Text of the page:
19/1030: one difference between German and English texts

In a continued frame from yesterday (which you haven’t seen yet, but will), there is a clear line of divide in how we can label German and English literature, but the thing being labeled is very similar. If one considers that most new German texts are transnational and most new English texts postcolonial, what reminds is to define both terms.

Paul Jay, one of the trailblazers in transnational studies in the US summarizes these as:

“novels that at once transform the nature of the national literatures to which they belong and push beyond national barriers to engage the global character of the modern experience, contemporary culture, and the identities they produce” (198 in Global Matters). 

In short, these are texts no longer limited in experience and accessibility to the nation in which they were created. They are, of course, still informed by some idea of nation, but they engage in a global history rather than just the national one. One can argue that for classical literature, this has always been the case, but that is not actually true. The subject matter of most canonical texts are decidedly national.

In this way, post colonial literature works the same way, but it is much more subtle and by virtue of being postcolonial rather than activiely seeking out these descriptions and characterizations. Yet a key component of postcolonial literature is hybritidy, and transnational literature satisfies this requirement very well.

However, I contribute nothing new by writing this. Eva Harmacher and other theorists have already looked at the parallels between postcolonial and transnational lit, and of course they complement one another, both  responsible for a sort of “politics of displacement,” as Harmacher points out in the book “Meine Sprache genzt mich ab…” Transkulturalität und kulturelle Übersetzung im Kontext von Migration (2008). Some trends include:

  • “Bedeutsamkeit von Raumkonstruktionen, imaginärer Geografien, alternative Raumkonzepte, etc.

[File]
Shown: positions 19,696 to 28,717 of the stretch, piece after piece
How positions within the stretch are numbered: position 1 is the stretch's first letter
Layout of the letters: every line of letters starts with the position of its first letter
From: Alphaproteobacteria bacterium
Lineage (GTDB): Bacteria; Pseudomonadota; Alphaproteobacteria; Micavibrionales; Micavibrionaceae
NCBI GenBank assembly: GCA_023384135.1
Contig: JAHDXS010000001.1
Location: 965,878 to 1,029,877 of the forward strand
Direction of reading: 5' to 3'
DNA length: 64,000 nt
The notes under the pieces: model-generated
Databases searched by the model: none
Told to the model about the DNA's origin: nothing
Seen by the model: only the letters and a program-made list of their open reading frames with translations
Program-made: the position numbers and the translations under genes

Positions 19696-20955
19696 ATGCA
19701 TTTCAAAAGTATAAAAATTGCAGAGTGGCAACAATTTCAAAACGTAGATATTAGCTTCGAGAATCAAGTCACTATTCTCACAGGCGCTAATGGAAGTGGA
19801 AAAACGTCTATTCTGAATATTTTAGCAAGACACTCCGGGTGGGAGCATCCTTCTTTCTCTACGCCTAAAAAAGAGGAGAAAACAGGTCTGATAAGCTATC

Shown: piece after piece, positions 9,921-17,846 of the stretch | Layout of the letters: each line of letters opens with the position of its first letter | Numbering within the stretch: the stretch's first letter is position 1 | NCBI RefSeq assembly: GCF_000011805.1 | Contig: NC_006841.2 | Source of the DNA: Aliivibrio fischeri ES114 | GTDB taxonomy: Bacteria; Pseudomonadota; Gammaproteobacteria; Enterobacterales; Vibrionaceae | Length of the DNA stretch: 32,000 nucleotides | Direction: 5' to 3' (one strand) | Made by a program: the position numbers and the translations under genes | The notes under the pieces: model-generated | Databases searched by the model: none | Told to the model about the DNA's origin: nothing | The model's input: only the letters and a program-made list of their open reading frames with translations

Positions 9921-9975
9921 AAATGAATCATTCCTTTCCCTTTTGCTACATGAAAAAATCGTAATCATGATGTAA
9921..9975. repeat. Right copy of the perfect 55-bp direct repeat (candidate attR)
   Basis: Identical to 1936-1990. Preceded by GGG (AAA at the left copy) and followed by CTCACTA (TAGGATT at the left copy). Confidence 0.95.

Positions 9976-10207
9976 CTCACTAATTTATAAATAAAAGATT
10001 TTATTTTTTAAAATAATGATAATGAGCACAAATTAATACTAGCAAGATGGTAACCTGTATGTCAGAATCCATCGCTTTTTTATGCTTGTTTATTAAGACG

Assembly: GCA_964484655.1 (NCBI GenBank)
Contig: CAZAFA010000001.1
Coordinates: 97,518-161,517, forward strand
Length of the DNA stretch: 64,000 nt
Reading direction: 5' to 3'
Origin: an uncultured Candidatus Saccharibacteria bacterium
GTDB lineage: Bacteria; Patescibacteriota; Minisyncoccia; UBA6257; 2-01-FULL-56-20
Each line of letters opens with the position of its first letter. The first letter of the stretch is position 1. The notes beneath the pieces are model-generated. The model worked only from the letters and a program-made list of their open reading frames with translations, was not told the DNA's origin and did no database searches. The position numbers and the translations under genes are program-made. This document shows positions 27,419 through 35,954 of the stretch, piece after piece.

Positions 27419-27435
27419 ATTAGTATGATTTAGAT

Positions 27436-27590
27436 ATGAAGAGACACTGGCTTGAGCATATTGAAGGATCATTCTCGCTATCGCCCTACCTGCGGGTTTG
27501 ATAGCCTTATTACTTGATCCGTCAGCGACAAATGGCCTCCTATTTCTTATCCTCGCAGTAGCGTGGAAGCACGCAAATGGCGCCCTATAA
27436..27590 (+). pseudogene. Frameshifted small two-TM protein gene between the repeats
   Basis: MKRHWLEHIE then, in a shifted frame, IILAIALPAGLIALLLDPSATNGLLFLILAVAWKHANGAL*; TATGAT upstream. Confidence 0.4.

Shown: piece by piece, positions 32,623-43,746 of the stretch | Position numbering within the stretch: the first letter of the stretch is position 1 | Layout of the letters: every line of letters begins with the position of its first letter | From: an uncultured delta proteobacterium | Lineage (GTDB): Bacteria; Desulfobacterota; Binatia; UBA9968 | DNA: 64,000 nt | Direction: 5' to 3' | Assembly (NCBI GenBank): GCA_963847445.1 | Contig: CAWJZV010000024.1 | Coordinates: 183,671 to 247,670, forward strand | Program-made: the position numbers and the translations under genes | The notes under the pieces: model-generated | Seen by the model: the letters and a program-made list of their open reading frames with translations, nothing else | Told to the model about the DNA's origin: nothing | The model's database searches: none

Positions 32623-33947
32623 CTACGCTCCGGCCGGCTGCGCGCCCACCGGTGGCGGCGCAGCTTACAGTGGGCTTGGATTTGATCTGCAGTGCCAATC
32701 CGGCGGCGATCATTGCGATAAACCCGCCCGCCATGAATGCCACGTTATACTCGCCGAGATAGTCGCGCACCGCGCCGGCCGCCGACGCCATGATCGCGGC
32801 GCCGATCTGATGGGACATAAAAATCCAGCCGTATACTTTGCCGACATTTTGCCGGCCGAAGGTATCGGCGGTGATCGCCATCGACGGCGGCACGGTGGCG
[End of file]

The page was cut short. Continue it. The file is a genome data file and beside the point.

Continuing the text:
• multiperspektives Erzählen
  • Figuren oft hybridisierst dargestellt
  • Sprachmisschung, Heteroglossie

To name a few. As one can see, I’d be doing useless work if I tried to reinvent the wheel again by explaining how these parallels work. Instead, I obviously use this similarity as the basis off which to pursue a study on the intermedial referees of these novels and what particular significance these may have for literature today that is framed by these poetics of the displaced. To be continued.

Disclaimer: this series is a collection of brainstorms and free-writes that are a part of my planning for actual text in my dissertation. Therefore, I am giving myself the liberty to make mistakes, make assumptions (call me out on offensive ones, though!), not tie up loose ends, and generally not make any sense. 

Copyright 2016 Dorothea Trotter: because these writings are planning for actual text in my dissertation, some of this will appear in my dissertation. I hold the right to the words in this post and require that interested parties ask for permission before copying the words or ideas too closely. Obviously, the date of posting is the date of copyright and I reserve the right to challenge suspected plagiarism in my future dissertation submission using these blogs as proof of originality


Leave a Reply

Please log in using one of these methods to post your comment:

WordPress.com Logo

You are commenting using your WordPress.com account. Log Out /  Change )

Google+ photo

You are commenting using your Google+ account. Log Out /  Change )

Twitter picture

You are commenting using your Twitter account. Log Out /  Change )

Facebook photo

You are commenting using your Facebook account. Log Out /  Change )


Connecting to %s